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Gender Differences in Adolescent Career Interests: A conversation with Dr. John Schulenberg

It’s time for another #MustReadMonday, and maybe it’s the new year or the abundance of snow on the ground, but we’re feeling a little nostalgic here at SRA!

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From Apathy to Vigilance: Young Adolescents’ Reactions to the Unite the Right Rally in Charlottesville. An interview with Dr. Joanna Williams

For this week’s #MustReadMonday, we were very fortunate to speak with Dr. Joanna Williams about a recent article she published on adolescent perceptions of the 2017 Unite the Right rally in Charlottesville: From Apathy to Vigilance: Young Adolescents’ Reactions to the Unite the Right Rally in Charlottesville.

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Why are some youth more prone to engage in substance use than others? Applying the dual systems model to a high-risk population

Adolescence is a life stage defined by significant biological and social changes.  Youth with underlying risk for substance use involvement may experience difficulty navigating these changes, increasing the likelihood of maladjustment.

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Historical Trends in Concerns About Social Issues Across Four Decades Among U.S. Adolescents: An interview with Dr. Benjamin Oosterhoff

For this week’s #MustReadMonday, we are very excited to highlight a recent paper by Dr. Benjamin Oosterhoff and colleagues: Historical Trends in Concerns About Social Issues Across Four Decades Among U.S. Adolescents.

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Relational Victimization and Telomere Length in Adolescent Girls: A conversation with Dr. Erika Manczak

Thanks to some amazing anti-bullying campaigns in North America, most of us know that bullying can have some serious & harmful negative consequences for our mental health. But what if we told you that bullying can also affect adolescents at a cellular level?

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Youth Anti-Racist Engagement: Conceptualization, Development, and Validation of an Anti-Racism Action Scale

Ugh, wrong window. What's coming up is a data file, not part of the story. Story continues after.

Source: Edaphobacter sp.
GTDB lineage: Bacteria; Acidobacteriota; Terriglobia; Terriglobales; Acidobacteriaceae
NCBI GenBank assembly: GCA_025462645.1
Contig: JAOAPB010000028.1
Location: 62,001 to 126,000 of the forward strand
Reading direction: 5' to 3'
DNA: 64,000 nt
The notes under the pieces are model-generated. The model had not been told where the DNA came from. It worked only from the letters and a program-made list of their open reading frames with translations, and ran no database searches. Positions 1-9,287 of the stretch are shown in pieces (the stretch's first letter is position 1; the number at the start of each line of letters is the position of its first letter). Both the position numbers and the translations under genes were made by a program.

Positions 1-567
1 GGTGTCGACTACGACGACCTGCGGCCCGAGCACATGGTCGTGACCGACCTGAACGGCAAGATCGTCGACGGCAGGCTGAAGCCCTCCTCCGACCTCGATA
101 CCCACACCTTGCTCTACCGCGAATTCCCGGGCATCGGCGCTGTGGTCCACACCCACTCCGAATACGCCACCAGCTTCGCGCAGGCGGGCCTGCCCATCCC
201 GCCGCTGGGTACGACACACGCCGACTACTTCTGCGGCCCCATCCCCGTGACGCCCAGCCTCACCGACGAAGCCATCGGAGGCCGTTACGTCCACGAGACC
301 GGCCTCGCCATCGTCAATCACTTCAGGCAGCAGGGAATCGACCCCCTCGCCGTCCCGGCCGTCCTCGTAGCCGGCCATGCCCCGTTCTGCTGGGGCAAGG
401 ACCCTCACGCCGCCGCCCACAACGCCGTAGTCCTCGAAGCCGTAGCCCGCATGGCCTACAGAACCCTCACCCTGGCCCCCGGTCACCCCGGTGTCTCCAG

For our third #MustReadMonday, we are very excited to highlight a recent paper by Dr. Adriana Aldana that’s all about how to measure youth anti-racism: Youth Anti-Racist Engagement: Conceptualization, Development, and Validation of an Anti-Racism Action Scale

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Adolescents' Civic Engagement: Concordant and Longitudinal Associations Among Civic Beliefs and Civic Involvement

We’re doing our best to avoid all things election, so for our second #MustReadMonday we’re focusing on the silver linings of politics: youth and civic engagement.

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Ethical Considerations in Recruiting Adolescents for Research on Social Media: A Case Study

Alongside the devastating impacts of COVID-19 on people’s lives and livelihoods, academia has had to adjust to a new world where in-person research may not be possible in the near future. Social media — where 45% of teenagers spend time “almost constantly” (Anderson & Jiang, 2018) — is a promising option for research with adolescents. However, this type of research presents special ethical considerations.

Just Because We Can, Doesn’t Mean We Should
On June 17th, a White PhD student tweeted that he had scraped 10,000 tweets containing the hashtag #BlackinIvory. This hashtag was originally created for Black scholars to share personal stories of racism and discrimination in academia. Within minutes, dozens of scholars commented to discourage the PhD student from conducting this research without obtaining consent. The PhD student deleted the post and apologized.


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Authoritative parenting and adolescent adjustment across varied ecological niches - Interview with Dr. Laurence Steinberg

Here at SRA, we are passionate about staying up to date on the newest research being done within the field of adolescence. In pursuit of this goal, we have recently started a new initiative across our social media platforms, #MustReadMonday.  

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The formation of scholars: Understanding graduate socialization through the lens of oppression

I am sitting at home, and the students in my class are neatly positioned in 2x2 inch squares on a screen. Already this semester is different from our long summer days of doctoral student residency where we sat in our poorly ventilated seminar room, navigating a table of notebooks, printed research articles, and the occasional spilled coffee. Instead, we are in our homes and apartments interacting through a camera and a screen that resembles the opening of The Brady Bunch (a reference many of the younger doctoral students don’t even know).

Despite this new method of engagement, familiar and recurring feelings arise for these new students: imposter syndrome; wondering if the program made the right choice of “letting them in”; afraid that being a doctoral student will pull them away from their communities and widen the gap between their educational achievements and those of their family members. They worry about learning a new set of vocabulary which includes words like epistemology and critical discourse and everyone’s favorite word to say aloud, phenomenology.'